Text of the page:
Beth Din

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Beth Din

a Jewish court. The London Beth Din is the court of the Chief Rabbi. Aside from dealing with matters of Jewish law for Jewish people, it offers its services in dispute resolution to Gentiles. So far as Jewish matters are concerned, it has jurisdiction in respect of adoptions, circumcision, conversion to the faith, Kashrut (in relation to kosher food and Gittin) and Jewish divorces. See GET.
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On our conversion court, or Bet Din, our view of conversion-readiness reflects our mandate.
Anyone who goes through this process before a valid Bet Din receives the spiritual legacy granted by G-d and becomes a full-fledged Jew.
This article will examine and present the position Berkovits adopted on the issue of conversion by first focusing on the application of his thought to the Denver Bet Din project that he inspired.
Berkovits then turns directly to the issue of whether Orthodox rabbis can allow non-Orthodox rabbis to constitute a bet din that the Orthodox would recognize as legitimate for purposes of conversion.
David Bleich adopted towards the question of whether a Reform or Conservative rabbi could sit on a bet din for purposes of conversion, the distinctiveness of Berkovits's position on conversion and his quest for transdenominational unity on this matter is both striking and remarkable.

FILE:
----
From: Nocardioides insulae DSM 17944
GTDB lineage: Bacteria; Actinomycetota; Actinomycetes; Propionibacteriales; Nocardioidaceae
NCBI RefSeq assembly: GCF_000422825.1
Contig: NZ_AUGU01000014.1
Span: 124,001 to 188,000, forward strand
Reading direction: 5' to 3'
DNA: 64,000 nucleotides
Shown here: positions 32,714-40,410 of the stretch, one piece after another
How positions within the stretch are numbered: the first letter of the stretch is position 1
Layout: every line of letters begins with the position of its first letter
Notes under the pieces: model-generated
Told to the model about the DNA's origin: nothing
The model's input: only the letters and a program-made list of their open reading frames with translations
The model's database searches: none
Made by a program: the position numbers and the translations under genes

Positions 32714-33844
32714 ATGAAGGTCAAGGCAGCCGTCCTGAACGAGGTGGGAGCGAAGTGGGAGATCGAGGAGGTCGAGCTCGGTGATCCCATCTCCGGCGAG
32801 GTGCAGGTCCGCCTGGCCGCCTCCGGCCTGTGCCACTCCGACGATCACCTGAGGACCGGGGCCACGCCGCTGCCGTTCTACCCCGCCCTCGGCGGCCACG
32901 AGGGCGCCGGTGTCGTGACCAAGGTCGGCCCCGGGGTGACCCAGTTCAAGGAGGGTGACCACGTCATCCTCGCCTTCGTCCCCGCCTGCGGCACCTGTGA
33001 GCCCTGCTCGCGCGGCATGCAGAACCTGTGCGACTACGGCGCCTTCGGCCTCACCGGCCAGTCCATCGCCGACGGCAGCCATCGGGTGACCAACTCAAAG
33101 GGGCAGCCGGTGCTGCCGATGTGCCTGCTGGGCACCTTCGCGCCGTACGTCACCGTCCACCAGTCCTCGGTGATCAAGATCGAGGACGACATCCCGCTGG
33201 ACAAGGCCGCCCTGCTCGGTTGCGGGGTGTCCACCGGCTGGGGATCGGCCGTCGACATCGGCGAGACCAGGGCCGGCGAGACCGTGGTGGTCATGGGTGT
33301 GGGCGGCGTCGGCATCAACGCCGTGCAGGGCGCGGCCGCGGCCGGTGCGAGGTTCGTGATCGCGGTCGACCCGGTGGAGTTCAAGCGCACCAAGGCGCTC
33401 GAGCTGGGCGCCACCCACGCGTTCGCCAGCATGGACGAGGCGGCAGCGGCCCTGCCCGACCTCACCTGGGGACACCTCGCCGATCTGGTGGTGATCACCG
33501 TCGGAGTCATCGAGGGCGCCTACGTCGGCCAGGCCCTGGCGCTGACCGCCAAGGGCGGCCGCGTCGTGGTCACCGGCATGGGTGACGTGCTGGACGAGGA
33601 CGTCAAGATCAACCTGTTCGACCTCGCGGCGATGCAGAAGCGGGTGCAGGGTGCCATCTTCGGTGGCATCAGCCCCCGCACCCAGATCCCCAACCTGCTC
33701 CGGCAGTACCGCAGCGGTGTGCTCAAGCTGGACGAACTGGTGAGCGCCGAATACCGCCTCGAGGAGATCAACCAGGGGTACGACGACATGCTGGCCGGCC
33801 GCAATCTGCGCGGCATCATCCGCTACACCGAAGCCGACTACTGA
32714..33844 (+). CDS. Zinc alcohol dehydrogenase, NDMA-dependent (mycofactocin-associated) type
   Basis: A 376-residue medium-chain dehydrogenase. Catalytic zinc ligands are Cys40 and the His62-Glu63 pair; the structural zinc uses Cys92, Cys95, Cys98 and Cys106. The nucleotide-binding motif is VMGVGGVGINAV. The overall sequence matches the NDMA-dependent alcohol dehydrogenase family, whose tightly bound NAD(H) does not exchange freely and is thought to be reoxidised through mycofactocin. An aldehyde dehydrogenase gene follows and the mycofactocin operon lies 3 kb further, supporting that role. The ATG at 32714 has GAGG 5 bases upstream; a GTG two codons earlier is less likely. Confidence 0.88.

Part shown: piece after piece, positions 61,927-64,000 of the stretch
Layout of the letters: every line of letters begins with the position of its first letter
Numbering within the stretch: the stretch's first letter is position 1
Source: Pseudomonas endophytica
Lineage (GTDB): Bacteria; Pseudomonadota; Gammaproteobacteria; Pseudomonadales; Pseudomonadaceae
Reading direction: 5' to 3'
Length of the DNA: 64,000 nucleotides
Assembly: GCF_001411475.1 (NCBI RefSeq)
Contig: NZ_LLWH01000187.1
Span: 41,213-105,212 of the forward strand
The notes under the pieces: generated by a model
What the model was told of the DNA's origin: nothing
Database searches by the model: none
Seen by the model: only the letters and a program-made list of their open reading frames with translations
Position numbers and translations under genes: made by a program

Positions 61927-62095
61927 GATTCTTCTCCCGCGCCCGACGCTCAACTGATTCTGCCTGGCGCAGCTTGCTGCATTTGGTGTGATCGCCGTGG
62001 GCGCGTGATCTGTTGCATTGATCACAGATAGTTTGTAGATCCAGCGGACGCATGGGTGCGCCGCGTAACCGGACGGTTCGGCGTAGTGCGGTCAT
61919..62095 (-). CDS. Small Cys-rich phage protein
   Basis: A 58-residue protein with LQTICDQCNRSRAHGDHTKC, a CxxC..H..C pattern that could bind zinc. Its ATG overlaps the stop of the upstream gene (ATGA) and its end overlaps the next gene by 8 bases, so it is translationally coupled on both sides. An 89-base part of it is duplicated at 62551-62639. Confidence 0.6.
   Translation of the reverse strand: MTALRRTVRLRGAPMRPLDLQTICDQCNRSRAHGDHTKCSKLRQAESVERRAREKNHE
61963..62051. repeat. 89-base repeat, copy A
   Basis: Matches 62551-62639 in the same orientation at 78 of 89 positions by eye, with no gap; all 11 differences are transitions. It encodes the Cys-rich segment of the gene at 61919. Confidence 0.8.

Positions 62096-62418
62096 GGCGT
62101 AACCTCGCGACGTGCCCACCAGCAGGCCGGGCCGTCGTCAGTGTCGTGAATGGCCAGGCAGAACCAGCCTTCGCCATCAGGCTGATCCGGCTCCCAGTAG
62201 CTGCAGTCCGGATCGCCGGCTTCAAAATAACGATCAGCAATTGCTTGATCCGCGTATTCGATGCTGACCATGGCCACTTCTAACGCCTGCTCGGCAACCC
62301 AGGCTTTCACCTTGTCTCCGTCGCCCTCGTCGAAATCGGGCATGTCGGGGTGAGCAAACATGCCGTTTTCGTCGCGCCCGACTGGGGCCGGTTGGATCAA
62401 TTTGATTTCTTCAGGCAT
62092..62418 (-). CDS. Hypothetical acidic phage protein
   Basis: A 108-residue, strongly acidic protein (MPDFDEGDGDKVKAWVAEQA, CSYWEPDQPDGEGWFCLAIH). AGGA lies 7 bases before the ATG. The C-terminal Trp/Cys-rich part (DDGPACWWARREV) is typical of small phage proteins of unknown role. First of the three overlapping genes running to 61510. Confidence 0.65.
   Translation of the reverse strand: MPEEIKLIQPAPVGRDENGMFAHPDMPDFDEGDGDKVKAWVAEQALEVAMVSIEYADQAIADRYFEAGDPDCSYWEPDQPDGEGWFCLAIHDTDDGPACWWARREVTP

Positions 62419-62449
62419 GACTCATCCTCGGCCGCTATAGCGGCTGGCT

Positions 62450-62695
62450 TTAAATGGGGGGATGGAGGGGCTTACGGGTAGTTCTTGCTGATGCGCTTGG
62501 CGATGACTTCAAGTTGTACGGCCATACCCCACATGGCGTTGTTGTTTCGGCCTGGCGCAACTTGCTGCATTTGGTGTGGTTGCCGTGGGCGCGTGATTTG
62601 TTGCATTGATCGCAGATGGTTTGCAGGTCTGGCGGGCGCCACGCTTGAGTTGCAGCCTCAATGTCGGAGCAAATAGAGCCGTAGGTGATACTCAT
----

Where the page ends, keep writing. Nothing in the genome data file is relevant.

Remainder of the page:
Having disposed of the objection to a non-Orthodox rabbi sitting on a rabbinic court with an Orthodox colleague for purposes of conversion, Berkovits then asserts explicitly that Orthodox colleagues are wrong who disqualify all Reform and Conservative rabbis from serving on a bet din for conversion.
He recognizes that they might judge these arguments allowing them to be included in the bet din as "condescending.
Curiosity over a family portrait of a rabbi who served in London's Bet Din (ecclesiastical court), who traveled to Australia in 1830 to arrange a Get (religious divorce) for the British wife of a Jewish convict transported there, led Pfeffer (retired, Hebrew U.
The rabbi rolled up the signed document and presented it to Bruce and said, "On the authority of this Bet Din I give this document to you.
As soon as I had done so the judge said that the Bet Din had been designated by Lorraine Wine to act as her shlichim l'kabala, her agents of acceptance.
He then adds his belief that the convening of the external factors that prompted the new interpretation, and the reinstatement of the power of the Bet Din, and their ability to find a valid Torah source on which the revision can be based, is not a chance occurrence.